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Dear Fiona: Living With My Husband’s Family Is Driving Me To Despair But He Refuses To Listen – Should I Leave?

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The problem…

“Me and my husband went through an arranged marriage around 11 years ago, and I moved to England from India to be with him. We live in joint family with our three children, but I don’t want to live with his family anymore.

“My husband was an alcoholic, but he quit drinking completely around four months ago. He was very sick, but he’s getting better – he’s been drinking for 25 years, which I didn’t knew before marriage but accepted with the passage of time.

“My main issue is there are no boundaries – his family over-steps all the time and there’s nothing that’s personal between us, everything gets shared. His family don’t consider me part of the family and his mother, father and sisters say to my face that they don’t trust me.

“Every time I try to discuss our future, my husband ignores me and won’t acknowledge that I’m talking to him. We end up arguing, and then he says that’s why he wouldn’t want a house with me as I’ll be hounding him all the time. He’s been divorced twice before me, and we argue about how to bring up our children. I’ve saved enough money for the deposit on a house and because I have a good job, I can get a mortgage alone, but he won’t agree to move as he doesn’t want responsibility to pay bills.

“Am I the bad person to insist on moving out? I really feel out of place in his parent’s house, and I’ve no support system as my parents are from India. In any arguments, his mum and dad jump in and tell me off for being loud and disrespectful. My husband won’t agree to couple’s counselling and always says that there’s something wrong with me.

“I’m not a weak person, I’m emotionally very strong, but I can’t take this anymore. I’m not sure what my future holds – would it be a good decision to think about divorcing my husband, which isn’t going to be easy either?”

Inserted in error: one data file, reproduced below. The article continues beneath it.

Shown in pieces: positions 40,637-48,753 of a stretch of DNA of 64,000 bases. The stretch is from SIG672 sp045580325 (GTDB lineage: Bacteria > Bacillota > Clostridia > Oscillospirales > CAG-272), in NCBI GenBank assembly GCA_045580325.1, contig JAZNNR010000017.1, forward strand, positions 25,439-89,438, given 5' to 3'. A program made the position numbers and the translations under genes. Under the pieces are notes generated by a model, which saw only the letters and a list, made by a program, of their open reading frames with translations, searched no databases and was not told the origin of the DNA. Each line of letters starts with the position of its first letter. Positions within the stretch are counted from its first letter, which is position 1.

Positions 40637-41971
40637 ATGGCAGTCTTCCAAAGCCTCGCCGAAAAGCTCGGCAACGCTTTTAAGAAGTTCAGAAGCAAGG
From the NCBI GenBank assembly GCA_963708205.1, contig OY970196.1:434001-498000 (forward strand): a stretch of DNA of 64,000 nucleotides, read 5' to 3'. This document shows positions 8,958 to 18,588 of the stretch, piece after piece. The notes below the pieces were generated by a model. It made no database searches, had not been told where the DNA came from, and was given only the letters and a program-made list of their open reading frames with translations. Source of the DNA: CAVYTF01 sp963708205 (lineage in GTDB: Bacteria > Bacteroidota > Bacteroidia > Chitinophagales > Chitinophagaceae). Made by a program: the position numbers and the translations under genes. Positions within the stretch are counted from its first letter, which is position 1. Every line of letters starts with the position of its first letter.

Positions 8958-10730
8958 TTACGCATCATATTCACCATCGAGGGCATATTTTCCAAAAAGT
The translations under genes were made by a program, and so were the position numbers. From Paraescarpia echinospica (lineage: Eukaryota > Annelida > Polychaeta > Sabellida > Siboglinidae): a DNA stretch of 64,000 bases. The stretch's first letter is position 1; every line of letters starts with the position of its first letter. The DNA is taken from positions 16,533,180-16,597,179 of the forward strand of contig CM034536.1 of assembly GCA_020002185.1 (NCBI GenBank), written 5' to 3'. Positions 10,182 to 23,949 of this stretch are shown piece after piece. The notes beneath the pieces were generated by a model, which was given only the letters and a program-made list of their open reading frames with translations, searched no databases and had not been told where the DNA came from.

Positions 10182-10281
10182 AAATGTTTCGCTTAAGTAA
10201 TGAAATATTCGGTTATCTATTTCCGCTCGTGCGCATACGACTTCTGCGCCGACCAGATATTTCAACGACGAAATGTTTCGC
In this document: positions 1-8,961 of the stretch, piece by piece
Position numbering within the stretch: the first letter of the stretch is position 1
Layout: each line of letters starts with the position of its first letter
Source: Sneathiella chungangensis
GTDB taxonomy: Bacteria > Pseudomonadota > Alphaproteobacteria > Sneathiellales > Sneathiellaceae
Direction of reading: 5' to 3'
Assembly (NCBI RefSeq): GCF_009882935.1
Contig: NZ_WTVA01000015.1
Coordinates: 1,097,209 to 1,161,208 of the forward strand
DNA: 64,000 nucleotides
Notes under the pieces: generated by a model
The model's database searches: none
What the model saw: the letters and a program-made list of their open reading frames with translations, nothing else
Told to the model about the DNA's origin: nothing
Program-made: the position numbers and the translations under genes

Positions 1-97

Fiona says…

“You don’t say whether his two previous marriages failed because of similar issues to those you’re experiencing, but I’m guessing they may well have played a part. It’s hard to live with an extended family and if you do, it’s important to respect one another’s boundaries and allow one another privacy. Your in-laws aren’t allowing you to grow together as a couple because of their constant interference, so unless they do, it will be hard for a bond to grow between you both.

“I suspect your husband has never really been allowed to grow up – and I also suspect he doesn’t really want to. He doesn’t need to be responsible if his parents are keeping a roof over his head, and standing up for him every time he has a disagreement with you.

“You say you have the resources to buy a home for yourself – but do be sure your finances are separate from his. It might also be wise to check his credit score, as this might impact your ability to get a mortgage. If you were to separate, perhaps your husband would realise that the situation with his family cannot continue – he might even be prepared to try to work at your marriage through counselling.

“I think it would be worth your while talking to a solicitor and getting advice about the steps you would need to take for either a separation, or to make an application for divorce proceedings. You say divorce would be difficult, but is it any more difficult than the life you are currently leading?

“I understand there may sometimes be stigma for divorced women, particularly in very traditional communities, so perhaps you would like to prepare yourself and your children for facing some judgment and harsh comments. It may be a traumatic experience for your children, so you might need to consider counselling support for them too.

“Many Indian women do get divorced though, and go on to have great lives and find welcoming communities. Whilst you don’t intimate that you are being physically abused by your husband, the behaviour by his family certainly sounds abusive. You might, therefore, find the Asian Women’s Resource Centre helpful, as it has been providing services for women in situations like yours for many years.

“They can help you to make informed choices about your future and provide professional advice, counselling, and support.

Whichever path you take, the road ahead won’t be easy, but it doesn’t sound like staying where you are now is a good option either, and support is out there.”

If you have a problem you need help with, email Fiona by writing to for advice.

All letters are treated in complete confidence and, to protect this privacy, Fiona is unable to pass on your messages to other readers. Fiona regrets that she cannot enter into personal correspondence.

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